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4 History Essay Examples with Topics

History Essay Example #1

Essay Topic: The Impact of the First World War

    The Treaty of Versailles was ratified as a result of the Paris Peace Conference, where it was finally signed after four months. The Treaty seemed to satisfy the “Big Three” but only to a limited extent. All three had varying degrees of their agendas satisfied. Germany had been weakened yet they were still strong enough to stop the spread of communism. The French border with Germany was safe from another German attack and the organisation, the League of Nations, created ostensibly to end warfare throughout the world.

Clemenceau seemed the most satisfied with the Treaty because most of his aims during the Paris Peace Conference had been included in the Treaty. The fear of a German uprising was no longer in the minds of the French as all the land that Germany was required to hand over was returned; the most important regions being Alsace and Lorraine. Germany’s army was down sized to a maximum of 100,000 men; they were denied the use of tanks. The air force was disbanded and the navy was only allowed to staff and operate six ships; however, no submarines were allowed to remain operational. The land fifty kilometres east of the Rhine was pronounced a demilitarised zone, where no soldier with a weapon could enter. Overseas land previously owned by Germany was given to different European countries. The League of Nations controlled the Saar, Danzig and Memel.

One of the more important outcomes was the “War Guilt Clause” that required Germany to take on full responsibility for starting the war. This was important as it would show the world France’s reason for participation in the war was only to defend against the German attacks. This also meant that Germany would have to pay reparations to France for the physical damage caused during the war.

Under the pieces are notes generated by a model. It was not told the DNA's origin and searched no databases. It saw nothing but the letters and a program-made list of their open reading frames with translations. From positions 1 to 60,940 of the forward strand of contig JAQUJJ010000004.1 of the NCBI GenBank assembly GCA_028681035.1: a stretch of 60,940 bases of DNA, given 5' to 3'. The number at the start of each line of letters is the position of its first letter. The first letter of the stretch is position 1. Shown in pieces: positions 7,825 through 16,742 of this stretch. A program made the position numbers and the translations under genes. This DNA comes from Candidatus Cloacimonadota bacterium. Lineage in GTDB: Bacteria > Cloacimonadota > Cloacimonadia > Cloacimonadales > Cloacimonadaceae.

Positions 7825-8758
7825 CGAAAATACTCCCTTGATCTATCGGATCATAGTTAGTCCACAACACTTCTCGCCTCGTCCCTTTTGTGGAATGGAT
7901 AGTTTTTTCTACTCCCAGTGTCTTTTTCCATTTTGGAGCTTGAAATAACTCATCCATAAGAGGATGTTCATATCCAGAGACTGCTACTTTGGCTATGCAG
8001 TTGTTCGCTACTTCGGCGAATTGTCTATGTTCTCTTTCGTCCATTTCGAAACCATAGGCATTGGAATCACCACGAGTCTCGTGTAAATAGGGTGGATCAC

Clemenceau was the most satisfied out of the three leaders with the humiliation of Germany, and France now found new power in the world.

Wilson was very pleased because as a result of the Paris Peace Conference his vision of the League of Nations had become a reality. The League would make it possible to solve conflicts all over the world in a peaceful manner, displaying Wilson’s desire for worldwide peace. He said as much: “To promote international co-operation and to achieve international peace and security.” (Wilson) The cost of creating the League was losing his other 13 original ideology points to gain the global support that was necessary to start the League and make it a success. As the post-war world was in struggle of finding peace, there were a lot of countries intrigued by the international organisation that promised to bring the world peace. Wilson was of a peace loving nature and was clearly angered by the great number of restrictions that Germany had to agree to in the Treaty as well as all the reparations they had to make. The harsh conditions that were imposed on Germany embarrassed and shamed Wilson. Nevertheless, he was very satisfied with the start of the League of Nations. One fact to be noted is that reparations to the United States were not mandated in the Treaty. It is true that the losses of the United States were not on the same scale as Britain and France because of their late entrance into the war.